So Jesus tells this parable. What’s interesting about the Greek here is that this is one of those cases where there’s an implication that we don’t hear in translation. Essentially, Jesus asks a question which in its grammar implies a negative answer when he says verses 5 through 7. What he says is this: “None of you can imagine having a friend who, when you came to her at midnight and asked for food to feed unexpected guests, would refuse you that request, can you?”
He’s saying that no good friend would act that way. And so, he says, why on earth would you expect God to act this way? This is the second human connection to God related to prayer, the second relationship image we are given. God is our Father, from whom we can ask for what we need. And God is like our closest friend, who would never ignore us if we were asking for help.
This is a tremendous promise for us, if only we believe it. Our problem is that we often experience God as silent, as the person staying in bed ignoring our knock. We aren’t sure we can trust Jesus here because our experience tells us otherwise.
But remember this: we never would have come up with the idea that God cares for us and hears our prayer in love from our experience. Only because Jesus told us this did we even consider it possible. So maybe we can also trust Jesus to know what he’s talking about, even apart from our experience.
He is, after all, the Son of God.
When we listen to Jesus today, the third thing we hear is a promise: God’s answer to us is not only certain, it is for our good.
The transition between the first two things Jesus teaches us about prayer (that is, how to pray, and that we can trust God will respond) is what leads us to the third, most important thing. The transition is: Ask, Jesus says, and you will receive. Search, and you will find. Knock, and the door will be opened to you.
Following on the heels of the parable, these are powerful promises, covering the entire landscape of prayer. Ask, and you will receive. If you know your need, and ask God for it, you will receive what you need. Search, and you will find. If you are looking for direction, seeking God’s guidance, wanting God’s help to show you the way, then good news, Jesus says. You will find what you seek.
And knock, and the door will be opened to you. Perhaps the most important of all three, and picking up on the image of the parable, Jesus says this: no matter when you knock, God will always open the door. We can trust this as the best of news. We will find God at home to us. Always.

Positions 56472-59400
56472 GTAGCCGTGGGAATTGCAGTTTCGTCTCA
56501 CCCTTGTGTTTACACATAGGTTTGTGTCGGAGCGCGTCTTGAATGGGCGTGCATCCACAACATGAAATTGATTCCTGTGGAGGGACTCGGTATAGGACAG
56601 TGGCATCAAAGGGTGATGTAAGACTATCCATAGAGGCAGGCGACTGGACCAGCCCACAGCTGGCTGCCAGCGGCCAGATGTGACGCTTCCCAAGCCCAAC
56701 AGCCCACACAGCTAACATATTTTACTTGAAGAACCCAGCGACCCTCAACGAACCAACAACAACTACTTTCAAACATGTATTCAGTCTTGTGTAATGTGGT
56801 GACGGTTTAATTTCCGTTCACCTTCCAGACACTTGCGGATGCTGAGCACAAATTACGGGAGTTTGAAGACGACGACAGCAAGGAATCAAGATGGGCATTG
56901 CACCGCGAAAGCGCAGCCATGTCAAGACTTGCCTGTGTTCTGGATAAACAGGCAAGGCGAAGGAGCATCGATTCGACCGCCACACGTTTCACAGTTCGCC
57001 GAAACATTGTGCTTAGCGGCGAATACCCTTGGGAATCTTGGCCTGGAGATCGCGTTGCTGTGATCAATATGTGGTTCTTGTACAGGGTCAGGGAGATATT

But then, to answer the other lingering questions: will God’s answer be good for us? To that Jesus once more offers a human comparison to God, back to parenting. All of you parents, he says, aren’t perfect. He even uses the word “evil.” Yet, he says, you know enough to give your children good things when they ask, not hurtful things.
Well, then, he says, if God is your Father, as I told you to pray, how much more will a good God give you what you need? He actually says, how much more will God give you the Holy Spirit when you ask. This, then, is our great promise: God’s answer to our prayer is to come to be with us, to fill us, to make us children of God.
The relationship we have with God as Father, taught us by God the Son, is now embedded into our very hearts and lives by God the Spirit who lives in us. How, then, Jesus might say, can we ever doubt that God hears us in prayer, when God’s very Spirit is within us always?
God is always more ready to hear than we are to pray, and gladly gives more than we either desire or deserve.
That’s what we learn from Jesus today.
We can pray to God, knowing we are loved, and heard, and answered, knowing that God is with us always. God wills all good for us and for the world, and because of our relationship with God given by Christ Jesus, we can speak freely, honestly, openly in prayer. And when we don’t know what or how to pray, the Spirit will even help us with that.
God is ready to hear; now let us pray.
In the name of Jesus. Amen